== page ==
Questions about Teaching Career

<p>If one is going to become either an elementary school teacher (k-8), or a special education teacher (k-12), is better to go for a BS in education/special education, or a liberal arts degee (BS), and then go for a masters in education? When I say "better", I am asking about: ease with which one finds a job (do public schools prefer to hire a person with a BS, or a BS and masters), and also from the teacher's economic point of view. Is it better to get a BS, and perhaps get a job for 1-2 years while living free with parents just to pay down some student loans (probably around 25,000), and then proceed to accumulate more debt in masters program (instate in today's $ runs 18,000, and I believe and would need to be financed). Would it be better to get a BS in education or special education and then try to find a job teaching in a public school, and do a long term plan towards a masters while working full time?</p>

<p>Depending on where you live, you will need to obtain a Masters for continued employment. Since most of the courses are given after school so it is in the best interest of the new graduate to secure a job.</p>

<p>I would suggest looking in your area to see if there are any incentives for teachers.</p>

<p>In NYC is does not matter whether you get a BA or BS in education, you will still have to pass the CST (content speciality test) the LAST (Liberal Arts and Science Test) and the ATWS (writing) before you are able to be employed (this is usually done as part of the teacher education program).</p>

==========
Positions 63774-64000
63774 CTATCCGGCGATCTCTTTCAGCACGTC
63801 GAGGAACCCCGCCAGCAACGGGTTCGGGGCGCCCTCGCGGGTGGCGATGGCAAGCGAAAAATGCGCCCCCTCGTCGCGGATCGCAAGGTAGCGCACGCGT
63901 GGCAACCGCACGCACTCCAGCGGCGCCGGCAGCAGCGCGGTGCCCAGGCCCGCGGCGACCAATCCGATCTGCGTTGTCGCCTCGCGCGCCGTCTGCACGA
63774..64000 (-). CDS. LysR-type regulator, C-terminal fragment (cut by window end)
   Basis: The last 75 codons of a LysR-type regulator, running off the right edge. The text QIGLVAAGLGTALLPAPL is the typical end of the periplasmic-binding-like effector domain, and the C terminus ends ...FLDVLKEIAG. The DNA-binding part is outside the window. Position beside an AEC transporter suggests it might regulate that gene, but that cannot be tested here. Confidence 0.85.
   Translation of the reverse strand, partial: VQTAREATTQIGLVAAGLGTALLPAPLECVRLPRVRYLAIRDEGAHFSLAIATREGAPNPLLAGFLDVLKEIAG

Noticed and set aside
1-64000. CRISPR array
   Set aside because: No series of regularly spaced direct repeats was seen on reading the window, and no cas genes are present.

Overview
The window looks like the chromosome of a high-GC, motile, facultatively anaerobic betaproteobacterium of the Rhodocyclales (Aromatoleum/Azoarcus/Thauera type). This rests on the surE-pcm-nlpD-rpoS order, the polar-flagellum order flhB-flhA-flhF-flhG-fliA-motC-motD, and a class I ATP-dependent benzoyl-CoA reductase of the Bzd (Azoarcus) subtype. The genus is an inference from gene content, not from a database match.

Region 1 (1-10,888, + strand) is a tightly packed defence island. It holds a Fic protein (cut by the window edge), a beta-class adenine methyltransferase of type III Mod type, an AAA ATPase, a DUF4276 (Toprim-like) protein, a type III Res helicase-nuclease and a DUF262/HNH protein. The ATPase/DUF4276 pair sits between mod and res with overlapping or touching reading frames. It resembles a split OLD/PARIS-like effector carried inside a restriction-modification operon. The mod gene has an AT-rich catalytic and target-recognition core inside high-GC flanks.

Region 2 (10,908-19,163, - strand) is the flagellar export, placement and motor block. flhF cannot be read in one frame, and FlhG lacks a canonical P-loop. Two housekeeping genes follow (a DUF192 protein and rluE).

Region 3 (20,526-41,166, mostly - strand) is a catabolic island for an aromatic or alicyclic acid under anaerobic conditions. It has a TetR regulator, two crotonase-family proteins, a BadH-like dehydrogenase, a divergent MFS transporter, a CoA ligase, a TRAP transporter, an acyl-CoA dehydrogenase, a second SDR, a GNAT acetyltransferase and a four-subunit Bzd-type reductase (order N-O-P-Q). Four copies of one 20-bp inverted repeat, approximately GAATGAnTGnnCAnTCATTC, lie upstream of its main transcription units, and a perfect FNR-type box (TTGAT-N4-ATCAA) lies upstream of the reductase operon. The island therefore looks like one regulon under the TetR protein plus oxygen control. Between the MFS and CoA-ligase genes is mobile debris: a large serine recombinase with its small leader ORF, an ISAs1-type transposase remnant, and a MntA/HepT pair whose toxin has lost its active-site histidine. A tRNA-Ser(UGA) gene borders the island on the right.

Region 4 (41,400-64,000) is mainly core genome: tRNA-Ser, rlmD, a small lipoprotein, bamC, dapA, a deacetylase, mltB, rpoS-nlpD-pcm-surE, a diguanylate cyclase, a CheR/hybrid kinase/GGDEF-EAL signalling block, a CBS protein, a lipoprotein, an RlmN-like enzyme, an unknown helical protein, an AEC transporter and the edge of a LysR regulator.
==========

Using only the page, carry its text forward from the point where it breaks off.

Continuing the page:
<p>I will talk to the process here in NYC. If you teach in a shortage area, math and sciences there are incentive programs that will pay for your masters in these areas. In addition, if you work for a low performing school, you can get incentives in the form of scholarships, loan forgiveness, housing, etc.</p>

<p>for example: If you work in an underserved area you can get $$ through teach for tomorrow (3500 per year for 4 years) that can be used toward your student loans. In addition you will get $5000 in your 5th year from sallie mae to reduce your loans.</p>

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<p>sybbie, thanks. I know about the $$ in teaching in certain school districts. </p>

<p>The question is whether to go with a BS in education, and then get a masters right after, or while employed as a teacher, or whether to get a BS in liberal arts, and then continue for a masters in education, and the various financial implications as listed above, and better route to secure a job in teaching.</p>


<p>Have you investigated UTEP programs? Students attend liberal arts colleges, major in one field like other students, but also take some education classes and do a practicum. A friend of S, who is a math major, has gone this route.</p>

<p>marite, I just sent a PM since since it just simpler for me.</p>

<p>Dear northeastmom: If the goal definitely is Special Ed /Elementary Ed, I would say get the bachelor's degree in Education and go to work right away. PS, the "long-term" goal for a Master's that you mention may not be up to you, some states at least are going to DICTATE the timing. With the specialties you mention, I really don't believe having a Master's right off the bat (as a new person entering the profession) is going to affect your job prospects very much. In my own state, Special Ed graduates can have their pick of jobs pretty much and I believe that for the most part the elementary ed people don't much care about how deep your academic subject matter knowledge is, they are more concerned about how you handle kids.</p>